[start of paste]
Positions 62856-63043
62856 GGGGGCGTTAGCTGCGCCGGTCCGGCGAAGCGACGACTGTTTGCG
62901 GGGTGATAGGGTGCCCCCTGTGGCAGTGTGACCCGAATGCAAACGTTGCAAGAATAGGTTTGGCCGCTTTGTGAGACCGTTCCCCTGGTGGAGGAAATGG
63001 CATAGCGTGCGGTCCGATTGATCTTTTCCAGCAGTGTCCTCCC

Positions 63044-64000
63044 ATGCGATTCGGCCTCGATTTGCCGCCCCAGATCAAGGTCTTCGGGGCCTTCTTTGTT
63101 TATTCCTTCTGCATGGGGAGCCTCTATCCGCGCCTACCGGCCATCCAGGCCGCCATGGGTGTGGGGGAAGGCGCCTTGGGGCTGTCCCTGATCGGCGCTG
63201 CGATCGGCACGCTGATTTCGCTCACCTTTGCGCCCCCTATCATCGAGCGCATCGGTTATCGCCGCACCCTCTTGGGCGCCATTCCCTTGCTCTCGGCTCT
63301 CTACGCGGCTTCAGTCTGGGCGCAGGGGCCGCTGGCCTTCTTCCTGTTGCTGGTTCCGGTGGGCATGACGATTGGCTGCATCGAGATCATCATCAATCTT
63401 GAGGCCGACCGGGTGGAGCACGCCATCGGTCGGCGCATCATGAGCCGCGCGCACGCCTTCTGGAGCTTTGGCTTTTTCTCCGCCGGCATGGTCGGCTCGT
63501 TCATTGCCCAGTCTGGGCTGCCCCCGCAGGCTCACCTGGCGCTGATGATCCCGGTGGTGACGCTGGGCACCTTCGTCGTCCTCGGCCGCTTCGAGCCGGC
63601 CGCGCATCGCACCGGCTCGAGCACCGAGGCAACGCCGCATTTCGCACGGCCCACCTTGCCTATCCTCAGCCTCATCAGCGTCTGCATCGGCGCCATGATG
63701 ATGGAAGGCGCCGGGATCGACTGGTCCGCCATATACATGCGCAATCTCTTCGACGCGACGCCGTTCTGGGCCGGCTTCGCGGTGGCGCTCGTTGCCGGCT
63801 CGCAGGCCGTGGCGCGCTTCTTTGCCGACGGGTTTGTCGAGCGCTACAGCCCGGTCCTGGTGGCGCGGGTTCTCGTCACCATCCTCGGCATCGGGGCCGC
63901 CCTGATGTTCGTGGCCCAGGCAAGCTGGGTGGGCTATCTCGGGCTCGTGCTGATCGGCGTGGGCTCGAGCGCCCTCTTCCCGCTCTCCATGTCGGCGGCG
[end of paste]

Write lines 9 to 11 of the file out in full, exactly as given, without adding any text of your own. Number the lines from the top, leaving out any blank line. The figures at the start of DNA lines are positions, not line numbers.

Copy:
63301 CTACGCGGCTTCAGTCTGGGCGCAGGGGCCGCTGGCCTTCTTCCTGTTGCTGGTTCCGGTGGGCATGACGATTGGCTGCATCGAGATCATCATCAATCTT
63401 GAGGCCGACCGGGTGGAGCACGCCATCGGTCGGCGCATCATGAGCCGCGCGCACGCCTTCTGGAGCTTTGGCTTTTTCTCCGCCGGCATGGTCGGCTCGT
63501 TCATTGCCCAGTCTGGGCTGCCCCCGCAGGCTCACCTGGCGCTGATGATCCCGGTGGTGACGCTGGGCACCTTCGTCGTCCTCGGCCGCTTCGAGCCGGC